```-let div (x:int) (y:int) =
-  match y with 0 -> None |
-               _ -> Some (x / y);;
-
-(*
-val div : int -> int -> int option = fun
-# div 12 3;;
-- : int option = Some 4
-# div 12 0;;
-- : int option = None
-# div (div 12 3) 2;;
-Characters 4-14:
-  div (div 12 3) 2;;
-      ^^^^^^^^^^
-Error: This expression has type int option
-       but an expression was expected of type int
-*)
-```
- -This starts off well: dividing 12 by 3, no problem; dividing 12 by 0, -just the behavior we were hoping for. But we want to be able to use -the output of the safe-division function as input for further division -operations. So we have to jack up the types of the inputs: - -
```-let div (x:int option) (y:int option) =
-  match y with None -> None |
-               Some 0 -> None |
-               Some n -> (match x with None -> None |
-                                       Some m -> Some (m / n));;
-
-(*
-val div : int option -> int option -> int option =
-# div (Some 12) (Some 4);;
-- : int option = Some 3
-# div (Some 12) (Some 0);;
-- : int option = None
-# div (div (Some 12) (Some 0)) (Some 4);;
-- : int option = None
-*)
-```
- -Beautiful, just what we need: now we can try to divide by anything we -want, without fear that we're going to trigger any system errors. - -I prefer to line up the `match` alternatives by using OCaml's -built-in tuple type: - -
```-let div (x:int option) (y:int option) =
-  match (x, y) with (None, _) -> None |
-                    (_, None) -> None |
-                    (_, Some 0) -> None |
-                    (Some m, Some n) -> Some (m / n);;
-```
- -So far so good. But what if we want to combine division with -other arithmetic operations? We need to make those other operations -aware of the possibility that one of their arguments will trigger a -presupposition failure: - -
```-let add (x:int option) (y:int option) =
-  match (x, y) with (None, _) -> None |
-                    (_, None) -> None |
-                    (Some m, Some n) -> Some (m + n);;
-
-(*
-val add : int option -> int option -> int option =
-# add (Some 12) (Some 4);;
-- : int option = Some 16
-# add (div (Some 12) (Some 0)) (Some 4);;
-- : int option = None
-*)
-```
- -This works, but is somewhat disappointing: the `add` operation -doesn't trigger any presupposition of its own, so it is a shame that -it needs to be adjusted because someone else might make trouble. - -But we can automate the adjustment. The standard way in OCaml, -Haskell, etc., is to define a `bind` operator (the name `bind` is not -well chosen to resonate with linguists, but what can you do): - -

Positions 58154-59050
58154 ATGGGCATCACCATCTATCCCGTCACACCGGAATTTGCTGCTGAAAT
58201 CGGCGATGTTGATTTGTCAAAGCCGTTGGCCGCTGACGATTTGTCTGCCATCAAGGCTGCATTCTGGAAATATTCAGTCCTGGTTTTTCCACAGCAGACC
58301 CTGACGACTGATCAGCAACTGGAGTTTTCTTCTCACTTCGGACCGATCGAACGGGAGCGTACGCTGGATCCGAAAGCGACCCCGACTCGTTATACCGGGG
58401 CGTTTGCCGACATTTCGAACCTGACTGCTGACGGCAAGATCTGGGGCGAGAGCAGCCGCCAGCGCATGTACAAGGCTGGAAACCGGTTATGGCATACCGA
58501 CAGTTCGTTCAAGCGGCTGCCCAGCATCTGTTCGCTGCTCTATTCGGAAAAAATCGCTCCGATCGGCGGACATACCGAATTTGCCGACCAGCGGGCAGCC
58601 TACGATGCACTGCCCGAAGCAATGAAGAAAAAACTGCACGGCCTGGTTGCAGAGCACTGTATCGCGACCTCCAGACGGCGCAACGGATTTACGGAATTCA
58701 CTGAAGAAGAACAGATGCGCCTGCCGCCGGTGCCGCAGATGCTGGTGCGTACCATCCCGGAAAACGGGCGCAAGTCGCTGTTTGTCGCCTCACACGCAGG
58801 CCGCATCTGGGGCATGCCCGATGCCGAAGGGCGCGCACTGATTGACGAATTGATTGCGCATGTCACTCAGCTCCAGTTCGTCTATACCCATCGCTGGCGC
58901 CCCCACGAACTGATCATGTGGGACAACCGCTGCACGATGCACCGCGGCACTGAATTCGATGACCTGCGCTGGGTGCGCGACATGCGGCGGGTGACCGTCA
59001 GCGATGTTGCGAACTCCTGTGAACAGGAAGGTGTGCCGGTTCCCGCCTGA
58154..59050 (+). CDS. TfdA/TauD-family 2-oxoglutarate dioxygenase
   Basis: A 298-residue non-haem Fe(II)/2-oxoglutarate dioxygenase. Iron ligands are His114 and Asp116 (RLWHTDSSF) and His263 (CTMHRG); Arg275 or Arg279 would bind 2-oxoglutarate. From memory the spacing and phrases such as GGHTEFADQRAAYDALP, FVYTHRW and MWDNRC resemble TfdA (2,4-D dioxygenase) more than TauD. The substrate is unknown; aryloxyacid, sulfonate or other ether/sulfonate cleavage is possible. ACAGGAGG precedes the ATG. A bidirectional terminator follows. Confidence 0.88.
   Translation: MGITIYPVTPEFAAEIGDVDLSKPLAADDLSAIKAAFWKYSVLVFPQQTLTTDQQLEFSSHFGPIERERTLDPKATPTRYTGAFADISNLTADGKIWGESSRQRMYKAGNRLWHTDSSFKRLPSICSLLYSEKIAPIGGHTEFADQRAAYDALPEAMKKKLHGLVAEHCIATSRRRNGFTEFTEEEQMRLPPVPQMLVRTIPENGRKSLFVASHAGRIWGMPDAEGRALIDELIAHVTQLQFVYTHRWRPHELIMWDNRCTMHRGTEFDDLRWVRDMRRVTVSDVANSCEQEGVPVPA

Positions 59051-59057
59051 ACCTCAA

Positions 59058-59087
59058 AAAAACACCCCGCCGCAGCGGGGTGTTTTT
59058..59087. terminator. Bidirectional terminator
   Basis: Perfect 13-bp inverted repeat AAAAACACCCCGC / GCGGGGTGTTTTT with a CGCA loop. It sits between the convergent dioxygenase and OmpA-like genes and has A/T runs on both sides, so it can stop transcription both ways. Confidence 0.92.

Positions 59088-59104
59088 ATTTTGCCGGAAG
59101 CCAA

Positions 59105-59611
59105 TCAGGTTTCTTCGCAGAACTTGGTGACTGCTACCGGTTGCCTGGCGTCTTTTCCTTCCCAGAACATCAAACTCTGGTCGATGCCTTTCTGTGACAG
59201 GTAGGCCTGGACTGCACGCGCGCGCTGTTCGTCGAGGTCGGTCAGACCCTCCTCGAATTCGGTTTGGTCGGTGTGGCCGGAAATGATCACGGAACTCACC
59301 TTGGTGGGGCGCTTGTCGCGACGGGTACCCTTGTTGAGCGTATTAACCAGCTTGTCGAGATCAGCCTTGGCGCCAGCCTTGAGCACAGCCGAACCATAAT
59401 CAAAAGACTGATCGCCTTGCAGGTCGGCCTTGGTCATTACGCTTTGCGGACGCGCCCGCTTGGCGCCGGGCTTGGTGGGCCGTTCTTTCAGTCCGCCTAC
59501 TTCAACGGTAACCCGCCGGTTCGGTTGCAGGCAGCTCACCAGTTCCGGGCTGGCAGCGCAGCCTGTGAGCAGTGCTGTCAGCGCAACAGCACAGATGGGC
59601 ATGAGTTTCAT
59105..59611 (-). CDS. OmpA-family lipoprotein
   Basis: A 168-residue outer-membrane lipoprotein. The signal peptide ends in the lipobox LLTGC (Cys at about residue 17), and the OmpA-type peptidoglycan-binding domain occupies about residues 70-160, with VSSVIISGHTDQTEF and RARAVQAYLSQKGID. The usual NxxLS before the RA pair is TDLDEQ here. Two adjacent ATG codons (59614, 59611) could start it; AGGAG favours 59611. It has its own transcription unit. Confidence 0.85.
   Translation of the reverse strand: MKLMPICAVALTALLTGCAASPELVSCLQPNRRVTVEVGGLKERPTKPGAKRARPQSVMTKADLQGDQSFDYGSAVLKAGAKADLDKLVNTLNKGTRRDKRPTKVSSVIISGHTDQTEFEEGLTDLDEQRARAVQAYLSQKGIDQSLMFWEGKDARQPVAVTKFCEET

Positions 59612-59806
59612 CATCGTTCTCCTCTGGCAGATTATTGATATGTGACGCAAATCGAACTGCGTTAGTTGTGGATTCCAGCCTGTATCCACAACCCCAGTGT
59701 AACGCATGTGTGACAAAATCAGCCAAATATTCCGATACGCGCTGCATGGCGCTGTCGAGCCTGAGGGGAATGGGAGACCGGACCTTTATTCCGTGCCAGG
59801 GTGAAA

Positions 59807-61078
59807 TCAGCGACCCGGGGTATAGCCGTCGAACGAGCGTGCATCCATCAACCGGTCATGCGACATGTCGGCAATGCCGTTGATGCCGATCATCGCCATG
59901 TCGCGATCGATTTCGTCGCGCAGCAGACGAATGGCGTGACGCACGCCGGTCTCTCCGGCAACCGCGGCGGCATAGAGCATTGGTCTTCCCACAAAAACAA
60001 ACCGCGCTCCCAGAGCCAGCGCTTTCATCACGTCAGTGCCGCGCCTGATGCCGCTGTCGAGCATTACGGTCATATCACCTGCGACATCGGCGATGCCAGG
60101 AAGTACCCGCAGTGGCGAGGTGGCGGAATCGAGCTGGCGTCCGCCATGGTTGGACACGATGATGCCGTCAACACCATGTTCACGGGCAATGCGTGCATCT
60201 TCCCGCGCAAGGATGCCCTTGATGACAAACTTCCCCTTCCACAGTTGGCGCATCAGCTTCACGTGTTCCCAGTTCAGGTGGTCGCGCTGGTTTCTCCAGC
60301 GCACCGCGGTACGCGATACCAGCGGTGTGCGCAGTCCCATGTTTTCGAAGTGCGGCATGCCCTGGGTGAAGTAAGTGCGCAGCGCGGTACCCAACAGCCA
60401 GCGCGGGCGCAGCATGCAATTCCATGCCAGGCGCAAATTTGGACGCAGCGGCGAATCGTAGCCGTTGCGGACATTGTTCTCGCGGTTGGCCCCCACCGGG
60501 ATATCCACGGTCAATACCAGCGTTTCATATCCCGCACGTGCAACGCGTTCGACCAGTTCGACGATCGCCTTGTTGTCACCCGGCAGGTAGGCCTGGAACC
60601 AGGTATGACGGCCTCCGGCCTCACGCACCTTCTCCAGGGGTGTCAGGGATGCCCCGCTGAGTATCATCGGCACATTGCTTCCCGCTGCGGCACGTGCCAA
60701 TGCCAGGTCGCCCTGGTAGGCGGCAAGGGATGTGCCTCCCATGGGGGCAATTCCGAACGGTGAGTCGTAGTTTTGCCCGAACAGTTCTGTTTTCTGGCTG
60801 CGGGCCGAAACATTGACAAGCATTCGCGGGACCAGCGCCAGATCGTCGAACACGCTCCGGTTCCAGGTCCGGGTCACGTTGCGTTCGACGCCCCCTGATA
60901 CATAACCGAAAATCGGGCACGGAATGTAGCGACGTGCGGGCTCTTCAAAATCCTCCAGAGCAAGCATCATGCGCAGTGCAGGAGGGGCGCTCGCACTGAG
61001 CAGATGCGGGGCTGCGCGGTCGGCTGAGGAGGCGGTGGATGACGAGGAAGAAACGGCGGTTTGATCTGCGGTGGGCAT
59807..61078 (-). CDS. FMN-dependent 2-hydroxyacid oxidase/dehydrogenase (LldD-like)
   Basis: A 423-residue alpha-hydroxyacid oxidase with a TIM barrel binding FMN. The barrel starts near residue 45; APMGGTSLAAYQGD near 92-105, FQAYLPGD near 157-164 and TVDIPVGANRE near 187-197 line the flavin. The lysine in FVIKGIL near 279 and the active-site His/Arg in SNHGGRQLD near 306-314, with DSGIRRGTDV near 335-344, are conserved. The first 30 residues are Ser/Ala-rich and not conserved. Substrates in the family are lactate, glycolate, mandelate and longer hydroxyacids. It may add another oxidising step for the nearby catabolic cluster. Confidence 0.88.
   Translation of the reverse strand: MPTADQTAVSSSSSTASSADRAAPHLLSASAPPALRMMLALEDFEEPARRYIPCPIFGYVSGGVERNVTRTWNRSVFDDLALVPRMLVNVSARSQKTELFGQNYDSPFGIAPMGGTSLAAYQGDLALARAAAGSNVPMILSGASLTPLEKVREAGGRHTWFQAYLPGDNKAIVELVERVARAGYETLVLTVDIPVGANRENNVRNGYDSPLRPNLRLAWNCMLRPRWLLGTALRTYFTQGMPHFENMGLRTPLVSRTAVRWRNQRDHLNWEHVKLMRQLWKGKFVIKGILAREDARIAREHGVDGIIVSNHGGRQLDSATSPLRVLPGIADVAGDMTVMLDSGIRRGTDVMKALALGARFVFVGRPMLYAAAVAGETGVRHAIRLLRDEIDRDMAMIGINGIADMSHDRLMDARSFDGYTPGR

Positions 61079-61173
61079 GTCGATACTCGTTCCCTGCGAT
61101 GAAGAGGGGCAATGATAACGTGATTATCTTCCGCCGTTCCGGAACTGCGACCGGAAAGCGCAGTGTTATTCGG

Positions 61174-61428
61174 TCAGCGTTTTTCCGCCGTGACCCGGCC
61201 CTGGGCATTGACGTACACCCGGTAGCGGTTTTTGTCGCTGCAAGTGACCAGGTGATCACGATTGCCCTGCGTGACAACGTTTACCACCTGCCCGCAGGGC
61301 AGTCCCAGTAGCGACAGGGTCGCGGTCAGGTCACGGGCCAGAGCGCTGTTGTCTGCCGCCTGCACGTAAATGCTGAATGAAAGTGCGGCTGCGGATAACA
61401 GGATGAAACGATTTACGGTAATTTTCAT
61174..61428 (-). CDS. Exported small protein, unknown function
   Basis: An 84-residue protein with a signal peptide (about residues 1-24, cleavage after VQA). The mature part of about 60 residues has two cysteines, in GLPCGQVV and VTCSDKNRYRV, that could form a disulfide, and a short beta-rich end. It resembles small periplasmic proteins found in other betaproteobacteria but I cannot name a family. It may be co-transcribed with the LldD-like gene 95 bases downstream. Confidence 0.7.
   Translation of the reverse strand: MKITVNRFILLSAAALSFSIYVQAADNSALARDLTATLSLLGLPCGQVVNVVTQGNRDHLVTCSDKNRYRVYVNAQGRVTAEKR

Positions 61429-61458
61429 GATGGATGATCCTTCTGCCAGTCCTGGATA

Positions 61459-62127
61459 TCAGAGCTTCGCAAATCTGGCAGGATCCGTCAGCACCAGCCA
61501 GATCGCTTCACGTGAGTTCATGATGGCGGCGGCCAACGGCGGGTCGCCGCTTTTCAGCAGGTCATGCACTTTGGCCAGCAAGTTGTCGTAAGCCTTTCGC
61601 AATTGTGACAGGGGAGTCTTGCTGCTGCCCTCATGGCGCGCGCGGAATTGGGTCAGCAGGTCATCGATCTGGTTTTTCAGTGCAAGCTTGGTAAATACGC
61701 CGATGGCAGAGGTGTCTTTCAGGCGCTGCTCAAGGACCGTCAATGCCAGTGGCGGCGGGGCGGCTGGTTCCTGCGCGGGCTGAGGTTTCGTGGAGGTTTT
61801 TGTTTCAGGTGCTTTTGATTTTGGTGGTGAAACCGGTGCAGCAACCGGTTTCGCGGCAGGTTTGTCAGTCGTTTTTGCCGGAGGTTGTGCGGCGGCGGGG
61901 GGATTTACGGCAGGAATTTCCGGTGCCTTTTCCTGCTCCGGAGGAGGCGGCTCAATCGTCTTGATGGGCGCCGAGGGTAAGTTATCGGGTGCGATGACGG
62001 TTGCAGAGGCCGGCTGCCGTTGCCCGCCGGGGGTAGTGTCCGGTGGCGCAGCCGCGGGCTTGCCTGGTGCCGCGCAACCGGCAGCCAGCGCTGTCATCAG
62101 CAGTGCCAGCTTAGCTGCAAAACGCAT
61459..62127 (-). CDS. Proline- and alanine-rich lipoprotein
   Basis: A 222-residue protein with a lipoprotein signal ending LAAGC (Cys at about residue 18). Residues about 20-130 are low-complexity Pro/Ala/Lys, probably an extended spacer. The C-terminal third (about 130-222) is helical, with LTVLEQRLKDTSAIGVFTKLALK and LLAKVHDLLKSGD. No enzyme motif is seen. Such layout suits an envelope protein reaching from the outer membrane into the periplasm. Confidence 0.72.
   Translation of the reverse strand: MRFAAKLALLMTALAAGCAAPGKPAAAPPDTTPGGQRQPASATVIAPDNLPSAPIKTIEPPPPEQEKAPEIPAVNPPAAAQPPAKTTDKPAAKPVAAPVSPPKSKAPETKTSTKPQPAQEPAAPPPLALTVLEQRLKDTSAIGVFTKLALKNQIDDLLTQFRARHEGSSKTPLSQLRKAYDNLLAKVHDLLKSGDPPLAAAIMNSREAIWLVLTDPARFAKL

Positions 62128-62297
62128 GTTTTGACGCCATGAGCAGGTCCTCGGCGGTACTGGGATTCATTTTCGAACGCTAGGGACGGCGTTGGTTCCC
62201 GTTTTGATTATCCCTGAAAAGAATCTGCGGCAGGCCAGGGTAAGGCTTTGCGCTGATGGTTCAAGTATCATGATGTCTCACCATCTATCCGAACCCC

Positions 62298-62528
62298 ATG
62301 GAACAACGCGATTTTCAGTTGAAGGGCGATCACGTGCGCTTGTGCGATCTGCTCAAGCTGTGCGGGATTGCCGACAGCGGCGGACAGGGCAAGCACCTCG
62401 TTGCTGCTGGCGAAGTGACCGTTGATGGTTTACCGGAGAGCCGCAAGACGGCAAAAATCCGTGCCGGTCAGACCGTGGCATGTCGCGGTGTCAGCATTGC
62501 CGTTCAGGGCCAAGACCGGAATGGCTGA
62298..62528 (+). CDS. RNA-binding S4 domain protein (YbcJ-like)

```-let bind (x: int option) (f: int -> (int option)) =
-  match x with None -> None |
-               Some n -> f n;;
-
-let add (x: int option) (y: int option)  =
-  bind x (fun x -> bind y (fun y -> Some (x + y)));;
-
-let div (x: int option) (y: int option) =
-  bind x (fun x -> bind y (fun y -> if (0 = y) then None else Some (x / y)));;
-
-(*
-#  div (div (Some 12) (Some 2)) (Some 4);;
-- : int option = Some 1
-#  div (div (Some 12) (Some 0)) (Some 4);;
-- : int option = None
-# add (div (Some 12) (Some 0)) (Some 4);;
-- : int option = None
-*)
-```
- -Compare the new definitions of `add` and `div` closely: the definition -for `add` shows what it looks like to equip an ordinary operation to -survive in dangerous presupposition-filled world. Note that the new -definition of `add` does not need to test whether its arguments are -None objects or real numbers---those details are hidden inside of the -`bind` function. - -The definition of `div` shows exactly what extra needs to be said in -order to trigger the no-division-by-zero presupposition. - -For linguists: this is a complete theory of a particularly simply form -of presupposition projection (every predicate is a hole). +This has now been moved to the start of [[week7]]. +